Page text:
Trick Eye Museum
My friends have been raving about the Trick Eye Museum in Korea for the longest time, so I was so hyped when the museum finally opened its first overseas outlet at Resorts World Sentosa yesterday. Like an overly-excited kid on Christmas morning, I dragged my friends there on the morning of the museum’s grand opening to take a first-hand look.
“Trickeye” is derived from the French compound word – Trompe-l’oeil – meaning ‘trick of the eye’. The museum has 2D and 3D paintings as well as installations, specially designed for photo opportunities, which trick the viewer’s eye into seeing something else. These installations stimulate creativity and imagination techniques through one’s vision.
Those who went to the museums in Korea need not worry about its Singapore counterpart being repetitive as the museum in Singapore is different from the ones in Korea. The management took into account Singapore’s environment and transferred them into artworks. The museum is divided into six zones, with the themes being Love, Circus, Masterpiece, Safari, Fairytale and Adventure.
Exploring the Museum
The most important thing you have to do is bring along a camera. The second would be to bring out the dramatic expressions. Trust me, even if your camera isn’t that good, the pictures will look much more convincing when paired with brilliant expressions and exaggerated hand actions.
Like these pictures of me and my friends!
Our expressions in this photo still need improvement before we achieve Hollywood cult status. I don’t know why we look happy when we’re about to be eaten by a sea monster.
This photo could have been more epic if we got the angle and expression right. But it’s okay, now you know how it works, and you’ll be able to take a photo which looks more convincing when you visit the museum.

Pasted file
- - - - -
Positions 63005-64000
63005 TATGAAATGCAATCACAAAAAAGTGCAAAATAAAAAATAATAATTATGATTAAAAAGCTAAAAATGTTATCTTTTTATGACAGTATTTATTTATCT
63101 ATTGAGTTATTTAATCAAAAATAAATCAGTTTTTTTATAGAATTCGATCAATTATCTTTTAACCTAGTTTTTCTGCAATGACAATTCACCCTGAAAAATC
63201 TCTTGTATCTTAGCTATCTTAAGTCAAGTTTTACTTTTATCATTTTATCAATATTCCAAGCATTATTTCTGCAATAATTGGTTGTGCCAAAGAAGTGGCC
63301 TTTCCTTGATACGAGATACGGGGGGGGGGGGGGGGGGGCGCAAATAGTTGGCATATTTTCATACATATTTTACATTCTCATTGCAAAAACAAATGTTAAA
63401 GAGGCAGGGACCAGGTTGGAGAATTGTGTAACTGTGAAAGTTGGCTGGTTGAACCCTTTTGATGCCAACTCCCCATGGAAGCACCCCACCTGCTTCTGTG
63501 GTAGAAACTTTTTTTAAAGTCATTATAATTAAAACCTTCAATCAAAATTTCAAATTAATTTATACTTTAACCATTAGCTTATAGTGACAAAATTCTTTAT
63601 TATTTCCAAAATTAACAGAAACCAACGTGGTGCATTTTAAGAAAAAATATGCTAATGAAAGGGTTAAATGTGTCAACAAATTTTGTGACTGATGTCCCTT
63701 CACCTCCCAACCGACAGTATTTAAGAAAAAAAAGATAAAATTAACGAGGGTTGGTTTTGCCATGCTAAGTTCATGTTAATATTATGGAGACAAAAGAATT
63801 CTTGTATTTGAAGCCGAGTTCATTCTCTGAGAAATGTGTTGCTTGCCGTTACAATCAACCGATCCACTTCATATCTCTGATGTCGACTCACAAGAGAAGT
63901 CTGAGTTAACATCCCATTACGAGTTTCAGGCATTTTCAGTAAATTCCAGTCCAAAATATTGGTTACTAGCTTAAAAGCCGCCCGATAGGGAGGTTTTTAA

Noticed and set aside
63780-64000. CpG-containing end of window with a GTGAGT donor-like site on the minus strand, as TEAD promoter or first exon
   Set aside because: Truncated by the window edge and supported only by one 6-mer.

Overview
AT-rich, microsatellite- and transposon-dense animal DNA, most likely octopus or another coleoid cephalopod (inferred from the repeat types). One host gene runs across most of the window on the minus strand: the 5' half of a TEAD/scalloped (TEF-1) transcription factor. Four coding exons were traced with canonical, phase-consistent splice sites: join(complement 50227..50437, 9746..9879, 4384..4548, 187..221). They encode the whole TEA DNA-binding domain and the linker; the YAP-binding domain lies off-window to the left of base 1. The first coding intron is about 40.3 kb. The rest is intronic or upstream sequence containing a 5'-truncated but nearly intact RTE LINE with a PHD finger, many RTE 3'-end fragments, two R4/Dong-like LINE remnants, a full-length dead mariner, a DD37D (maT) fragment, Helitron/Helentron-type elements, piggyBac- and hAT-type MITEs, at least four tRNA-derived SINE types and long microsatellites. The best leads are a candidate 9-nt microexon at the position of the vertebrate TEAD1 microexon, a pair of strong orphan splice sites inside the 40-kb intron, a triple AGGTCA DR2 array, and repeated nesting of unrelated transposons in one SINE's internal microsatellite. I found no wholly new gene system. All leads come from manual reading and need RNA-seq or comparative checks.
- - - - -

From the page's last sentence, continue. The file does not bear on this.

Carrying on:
The museum even has a Merlion installation which doesn’t really look that 3D, but it’s still a nice gesture to include this familiar local icon as part of the exhibition.
Singapore’s Trick Eye Museum
I loved my trip to the museum. It was fun, interactive and hilarious. I loved how visitors were able to participate and interact with the installations, and become subjects of the artworks.
This attraction is a refreshing change from the usual mundane shopping-movie-dinner routine that every Singaporean seems to follow. Unlike other museums which prohibit visitors from touching the art pieces, the Trick Eye Museum does the opposite. It encourages visitors to get up close with the artworks and strike all sorts of interesting poses. It’s a suitable place for friends, couples and families to get creative and have fun.
More information on the museum’s ticketing prices and opening hours can be found here. Do note that the attraction is holding a 50% promotion for ticket prices until 22nd June.
Tips To Enjoy The Museum
- Bring a camera. Any camera works fine, but for DSLRs, remember to bring along your wide angle lens.
- Dress comfortably. You’ll probably end up in lots of crazy poses on the floor or next to the wall.
- Queue up. The museum tends to get a little crowded at times, so there will be people queuing to take pictures with some of the more popular attractions. Remember to be gracious and not cut anyone’s queue.
- Have fun! Just turn up and be prepared to have lots of fun.
The Trick Eye Museum is located in the RWS area just next to the Malaysian Food Street. Here’s a visual map provided by RWS.
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